Balance. What Balance?

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Those who know me will know that I’ve always been a passionate campaigner for the equal rights of the young, both in my youth and even now that I slip beyond technically being “young”. No more so has my anger against age discrimination been shown than against the ridiculous car insurance market in Ireland. I have shouted at the locked doors of the oppressive forces that uphold this unfair market; I have taken a case before the equality tribunal against a major insurer in Ireland only to find that they were retrospectively protected by a clause in the Equal Status Act despite their unfair practices; I have continued to contact ministers, motor industry figures and others about this matter. In all of this I have discovered one thing: The young will never get recognition in this country!

The first landmark case with respect to age discrimination and car insurance came about in the Ross vs Royal and Sun Alliance case in 2003. In this case a 77-year-old man took a case for discrimination against the insurer for their blanket policy of refusing quotations to the over 70s. He took the case successfully and created a landmark ruling in the state. This weekend I learned of another case, of a Christian Brother in his mid-70s who took a case for discrimination against an Irish car rental firm for charging him a supplement of Eur 25 per day because he was over 70 and informed him that once he reached 75 he would not be entitled to rent a car at all. Again this case was taken successfully and a ruling in the favour of the elderly gentleman was made.

Now, within the Equality Tribunal, in 2004, there was also another case involving a young driver and First Call Direct which was only ruled in favour of the young driver because the company decided to change their policy of refusing quotations to under-25s on the day of the hearing, thereby admitting guilt and showing that the practice was unfair. No scrutiny of an insurer’s figures has ever been allowed to take place in the case of a young person.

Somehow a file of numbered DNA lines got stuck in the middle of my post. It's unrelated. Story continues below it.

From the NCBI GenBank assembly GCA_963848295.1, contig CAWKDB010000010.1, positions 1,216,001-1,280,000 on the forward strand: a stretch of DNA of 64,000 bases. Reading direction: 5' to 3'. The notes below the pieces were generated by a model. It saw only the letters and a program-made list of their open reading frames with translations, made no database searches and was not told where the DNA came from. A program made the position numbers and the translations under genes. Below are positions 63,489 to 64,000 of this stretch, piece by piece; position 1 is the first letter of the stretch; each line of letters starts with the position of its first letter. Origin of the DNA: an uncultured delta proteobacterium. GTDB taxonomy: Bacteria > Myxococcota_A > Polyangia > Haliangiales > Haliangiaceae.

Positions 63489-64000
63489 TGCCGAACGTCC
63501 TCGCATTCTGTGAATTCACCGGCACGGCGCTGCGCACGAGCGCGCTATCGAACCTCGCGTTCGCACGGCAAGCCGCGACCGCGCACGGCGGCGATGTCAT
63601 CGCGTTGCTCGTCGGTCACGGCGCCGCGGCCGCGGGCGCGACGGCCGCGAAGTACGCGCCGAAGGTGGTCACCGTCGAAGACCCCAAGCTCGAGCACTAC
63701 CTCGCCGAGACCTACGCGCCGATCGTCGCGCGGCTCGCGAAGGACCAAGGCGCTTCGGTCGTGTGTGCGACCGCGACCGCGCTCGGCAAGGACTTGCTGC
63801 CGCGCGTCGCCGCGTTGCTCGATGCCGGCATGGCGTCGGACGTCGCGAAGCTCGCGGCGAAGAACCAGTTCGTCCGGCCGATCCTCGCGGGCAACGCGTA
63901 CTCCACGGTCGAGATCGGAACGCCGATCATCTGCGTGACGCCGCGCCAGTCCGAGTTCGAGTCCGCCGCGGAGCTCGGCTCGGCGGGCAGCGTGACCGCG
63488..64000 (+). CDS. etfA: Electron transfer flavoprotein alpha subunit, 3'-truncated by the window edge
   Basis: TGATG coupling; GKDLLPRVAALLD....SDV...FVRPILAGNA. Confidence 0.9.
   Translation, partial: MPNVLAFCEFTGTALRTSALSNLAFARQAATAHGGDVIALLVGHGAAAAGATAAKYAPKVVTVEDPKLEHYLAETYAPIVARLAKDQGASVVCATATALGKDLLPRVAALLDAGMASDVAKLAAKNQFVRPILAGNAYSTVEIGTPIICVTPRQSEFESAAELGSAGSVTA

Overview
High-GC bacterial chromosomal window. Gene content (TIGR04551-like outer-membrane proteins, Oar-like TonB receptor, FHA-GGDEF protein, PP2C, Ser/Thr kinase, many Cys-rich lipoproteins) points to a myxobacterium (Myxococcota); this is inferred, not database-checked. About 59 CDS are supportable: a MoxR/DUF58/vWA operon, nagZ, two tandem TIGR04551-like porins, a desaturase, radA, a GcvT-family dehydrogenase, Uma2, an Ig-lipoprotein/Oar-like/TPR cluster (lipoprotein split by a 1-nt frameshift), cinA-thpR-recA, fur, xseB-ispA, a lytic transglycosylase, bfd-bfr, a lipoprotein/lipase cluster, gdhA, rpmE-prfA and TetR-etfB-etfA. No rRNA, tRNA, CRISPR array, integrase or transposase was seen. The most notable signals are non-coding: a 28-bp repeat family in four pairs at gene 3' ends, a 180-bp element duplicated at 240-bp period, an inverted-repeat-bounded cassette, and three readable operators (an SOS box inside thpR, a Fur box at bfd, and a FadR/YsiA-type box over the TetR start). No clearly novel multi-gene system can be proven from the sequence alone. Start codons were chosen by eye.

In the case that I personally took against one of the country’s big insurance companies whom I cannot name for legal reasons, I tackled them through a mediation process whereby I laid my cards on the table from day one and stated unequivocally that I did not want compensation, all I wanted was to view their figures. After over 2 years of back and forth letters and mediation sessions I eventually got to the stage whereby I was given a summary of the figures that were used to blanket refuse all under 25 males. I was shocked to discover that the sample frames in use to compare risk against under 25 females showed a ratio of approximately 9:1 (i.e. 9 times the number of females to males). How any statistician could allow such sample frames to be compared as mitigating factors in a blanket refusal policy for under-25 males, I really do not know. What’s more shocking when you think about it, is how a company with a blanket refusal policy on under-25 males can even have under-25 males on its books. I know the reasons, some are legitimate (Declined Cases Committee of the Irish Insurance Federation) and others are purely business which means that those on the books are immediately within the high risk category. This means that a condensed, high risk sample frame was being contrasted to a “normal”, organic sample frame of females – incomparable! Sadly the data collected was collected prior to the Equal Status Act and therefore admissible as a discriminating factor in their defence.

So, it saddens me greatly when I still see no cases that have demanded that the insurers of this country cough up their figures with respect to the young driver market. We see all the ads on TV and we hear all the propaganda and since we were knee high to a grasshopper, we have always been told that the young are reckless, without ever being provided with proof. However, when the elderly challenge a case the ruling is always favourable and whether it’s insurance cover or repealing a decision on medical cards, the elder citizen always seems to claim victory. The young suffer in muffled rage and nobody sees fit to help them, after all what are they going to do? Their lives are too busy to run around on crusades, chasing justice. They cannot afford to be without a car to get to work, their livelihood depends on their ability to pay up and get on with it – challenging the system is not an option?

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